The Nike-Zeus represents the next generation of the Nike family of missiles. The Nike-Ajax was developed to defend against bomber attacks. Its successor the larger and more powerful Nike-Hercules was created to tackle the potential of a massed bomber attack. The next generation, the Nike-Zeus, sought to address a new problem. It was the first system developed to intercept ballistic missiles, specifically intercontinental ballistic missiles.

In the initial concepts, the Zeus anti-missile missile retained some of the features of the Nike-Hercules. The most prominent being the winged body. With each successive research and development test firing, the configuration was amended as new technologies, new concepts and/or new techniques were adopted.

The test on April 28, 1960 saw two firsts. Unlike previous tests, the main fins or wings of Zeus missile were removed to simulate a next generation DM-15B Zeus interceptor. At the same time a dummy sustainer and warhead were installed. Thus the second stage engines and warhead were not fired in this test. The missile did however incorporate a new booster motor which was capable of producing 450,000 pounds of thrust.

Second, this test was the first to employ a prototype underground cell, developed following an extensive series of static engine firings to collect data on pressure, temperatures and acoustics. In this particular test, the exhaust duct from the underground cell remained open to allow expanding gases to divert into the atmosphere.

Period reports note that both primary objectives were met. The launch helped generate the necessary data and design criteria for an underground cell. At the same time, scientists were able to investigate the effect of exhaust gases on hardware and equipment and the subsequent impact if any on the performance of the interceptor. In addition, this ducted version of the underground launch cell was ultimately adopted by the project office.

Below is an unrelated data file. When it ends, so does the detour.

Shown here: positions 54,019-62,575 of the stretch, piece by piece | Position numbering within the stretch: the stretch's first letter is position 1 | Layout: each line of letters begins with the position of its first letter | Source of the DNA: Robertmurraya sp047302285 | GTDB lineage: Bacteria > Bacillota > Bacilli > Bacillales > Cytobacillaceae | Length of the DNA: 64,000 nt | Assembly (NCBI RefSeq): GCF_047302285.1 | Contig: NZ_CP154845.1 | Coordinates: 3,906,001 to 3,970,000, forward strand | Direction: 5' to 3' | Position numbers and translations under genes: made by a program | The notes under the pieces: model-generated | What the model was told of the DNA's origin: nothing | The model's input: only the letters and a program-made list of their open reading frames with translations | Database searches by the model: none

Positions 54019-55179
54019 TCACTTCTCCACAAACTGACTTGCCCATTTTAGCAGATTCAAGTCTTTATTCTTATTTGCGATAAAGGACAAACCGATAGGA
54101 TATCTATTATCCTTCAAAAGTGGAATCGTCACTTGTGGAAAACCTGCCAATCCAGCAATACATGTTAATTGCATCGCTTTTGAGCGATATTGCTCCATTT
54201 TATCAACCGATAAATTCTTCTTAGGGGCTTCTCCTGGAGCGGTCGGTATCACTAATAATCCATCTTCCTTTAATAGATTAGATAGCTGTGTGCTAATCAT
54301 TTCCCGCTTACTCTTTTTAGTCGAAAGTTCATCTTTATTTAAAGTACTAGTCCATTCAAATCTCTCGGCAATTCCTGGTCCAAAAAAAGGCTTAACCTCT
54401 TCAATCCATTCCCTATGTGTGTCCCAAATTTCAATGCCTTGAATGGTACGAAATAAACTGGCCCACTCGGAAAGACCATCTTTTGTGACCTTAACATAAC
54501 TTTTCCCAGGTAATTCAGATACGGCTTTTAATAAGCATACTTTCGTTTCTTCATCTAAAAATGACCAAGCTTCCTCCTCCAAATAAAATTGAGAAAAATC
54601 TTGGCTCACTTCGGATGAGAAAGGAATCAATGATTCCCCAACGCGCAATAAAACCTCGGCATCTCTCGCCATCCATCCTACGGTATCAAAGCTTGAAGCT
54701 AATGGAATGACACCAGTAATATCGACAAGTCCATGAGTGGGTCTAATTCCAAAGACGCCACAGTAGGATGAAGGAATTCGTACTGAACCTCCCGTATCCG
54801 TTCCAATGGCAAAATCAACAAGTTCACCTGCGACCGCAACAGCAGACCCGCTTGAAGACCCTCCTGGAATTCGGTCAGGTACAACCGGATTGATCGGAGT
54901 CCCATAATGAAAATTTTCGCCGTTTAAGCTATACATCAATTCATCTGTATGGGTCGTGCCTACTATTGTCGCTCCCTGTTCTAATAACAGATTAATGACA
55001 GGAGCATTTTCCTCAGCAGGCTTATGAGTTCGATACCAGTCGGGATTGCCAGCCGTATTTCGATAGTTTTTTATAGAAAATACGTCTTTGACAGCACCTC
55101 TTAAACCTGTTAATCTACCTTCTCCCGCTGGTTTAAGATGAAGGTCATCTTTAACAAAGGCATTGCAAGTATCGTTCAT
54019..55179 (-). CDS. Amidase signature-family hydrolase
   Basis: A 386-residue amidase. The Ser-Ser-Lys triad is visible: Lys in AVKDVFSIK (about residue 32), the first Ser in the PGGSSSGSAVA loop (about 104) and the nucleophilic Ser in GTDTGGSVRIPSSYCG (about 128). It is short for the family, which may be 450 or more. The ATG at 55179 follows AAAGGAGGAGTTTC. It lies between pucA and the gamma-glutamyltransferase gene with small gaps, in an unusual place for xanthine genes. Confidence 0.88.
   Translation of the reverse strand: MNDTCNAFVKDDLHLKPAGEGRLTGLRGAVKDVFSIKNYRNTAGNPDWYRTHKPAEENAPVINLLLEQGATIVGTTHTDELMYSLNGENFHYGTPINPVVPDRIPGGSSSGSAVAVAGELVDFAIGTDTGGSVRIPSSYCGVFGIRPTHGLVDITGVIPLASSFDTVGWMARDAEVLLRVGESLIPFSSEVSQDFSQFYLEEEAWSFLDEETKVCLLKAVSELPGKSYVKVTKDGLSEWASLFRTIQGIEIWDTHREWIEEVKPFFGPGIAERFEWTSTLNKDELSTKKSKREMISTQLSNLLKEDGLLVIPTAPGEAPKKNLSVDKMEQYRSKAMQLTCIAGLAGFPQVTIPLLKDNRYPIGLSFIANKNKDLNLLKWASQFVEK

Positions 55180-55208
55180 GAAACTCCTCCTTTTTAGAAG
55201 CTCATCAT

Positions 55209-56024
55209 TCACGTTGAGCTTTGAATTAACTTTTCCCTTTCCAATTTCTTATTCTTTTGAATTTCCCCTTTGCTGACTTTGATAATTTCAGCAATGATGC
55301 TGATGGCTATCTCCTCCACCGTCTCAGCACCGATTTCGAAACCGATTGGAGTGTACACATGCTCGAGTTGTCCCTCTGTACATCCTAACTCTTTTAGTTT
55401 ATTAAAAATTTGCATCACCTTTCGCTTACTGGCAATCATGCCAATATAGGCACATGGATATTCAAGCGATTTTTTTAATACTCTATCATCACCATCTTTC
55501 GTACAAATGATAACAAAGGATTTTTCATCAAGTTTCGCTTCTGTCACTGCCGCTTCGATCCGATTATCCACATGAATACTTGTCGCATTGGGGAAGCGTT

To many, this test was the first suggestion that an operational Nike-Zeus might employ an underground launch system. In a subsequent press release, Army spokesmen explained the rationale for this dramatic transition noting that overall construction costs were less for an underground cell. Above ground complexes for example require an elaborate barricade system and access tunnels, in addition to an air conditioning/heating system to monitor and control the temperature of the equipment.

In contrast an underground facility was "more resistant to attack" and its location below the surface provided a natural ambient temperature. At the same time officials believed that maintenance costs would be reduced with the elimination of the hydraulic system employed on the fixed launching rail.

According to newspaper accounts, the April 28 test was quite spectacular. "The Zeus roared skyward from its launcher at 8:52 CDT. The missile streaked almost straight up on a ballistic trajectory. All test objectives were met."